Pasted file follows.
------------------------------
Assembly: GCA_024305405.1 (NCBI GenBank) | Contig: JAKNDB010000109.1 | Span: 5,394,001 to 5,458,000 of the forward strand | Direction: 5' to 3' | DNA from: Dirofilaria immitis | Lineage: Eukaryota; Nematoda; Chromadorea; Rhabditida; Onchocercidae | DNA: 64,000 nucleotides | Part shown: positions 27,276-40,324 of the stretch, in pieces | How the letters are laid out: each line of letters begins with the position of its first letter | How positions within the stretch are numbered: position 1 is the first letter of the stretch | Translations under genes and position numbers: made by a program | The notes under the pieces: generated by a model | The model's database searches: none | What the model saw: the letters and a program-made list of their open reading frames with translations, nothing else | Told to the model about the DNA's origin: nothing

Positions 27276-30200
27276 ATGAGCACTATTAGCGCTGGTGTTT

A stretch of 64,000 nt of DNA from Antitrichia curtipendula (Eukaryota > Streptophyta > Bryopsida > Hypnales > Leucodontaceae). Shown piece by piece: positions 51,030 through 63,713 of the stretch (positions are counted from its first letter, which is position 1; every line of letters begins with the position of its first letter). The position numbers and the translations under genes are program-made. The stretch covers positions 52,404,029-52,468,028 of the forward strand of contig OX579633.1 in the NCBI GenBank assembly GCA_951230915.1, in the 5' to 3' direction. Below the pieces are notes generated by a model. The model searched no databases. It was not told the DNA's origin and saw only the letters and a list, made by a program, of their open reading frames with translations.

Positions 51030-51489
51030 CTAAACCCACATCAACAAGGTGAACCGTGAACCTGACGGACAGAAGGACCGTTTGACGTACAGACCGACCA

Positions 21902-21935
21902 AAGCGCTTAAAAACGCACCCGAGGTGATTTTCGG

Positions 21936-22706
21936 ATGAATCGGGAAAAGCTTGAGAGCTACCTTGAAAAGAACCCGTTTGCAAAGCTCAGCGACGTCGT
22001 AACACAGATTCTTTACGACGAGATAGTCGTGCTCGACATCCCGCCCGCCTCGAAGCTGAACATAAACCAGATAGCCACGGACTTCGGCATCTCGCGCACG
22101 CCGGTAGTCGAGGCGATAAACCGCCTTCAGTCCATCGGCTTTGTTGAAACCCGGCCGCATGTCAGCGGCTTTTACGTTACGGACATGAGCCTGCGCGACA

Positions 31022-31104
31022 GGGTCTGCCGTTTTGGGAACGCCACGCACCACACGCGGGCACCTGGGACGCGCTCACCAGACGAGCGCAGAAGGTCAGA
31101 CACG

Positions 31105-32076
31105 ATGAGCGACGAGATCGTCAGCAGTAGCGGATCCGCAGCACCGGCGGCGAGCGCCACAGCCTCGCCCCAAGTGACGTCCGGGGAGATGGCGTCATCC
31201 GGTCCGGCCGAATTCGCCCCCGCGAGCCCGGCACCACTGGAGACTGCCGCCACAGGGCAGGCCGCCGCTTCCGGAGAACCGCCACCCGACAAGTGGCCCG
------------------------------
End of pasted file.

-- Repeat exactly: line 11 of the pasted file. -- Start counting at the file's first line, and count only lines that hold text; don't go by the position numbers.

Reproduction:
22001 AACACAGATTCTTTACGACGAGATAGTCGTGCTCGACATCCCGCCCGCCTCGAAGCTGAACATAAACCAGATAGCCACGGACTTCGGCATCTCGCGCACG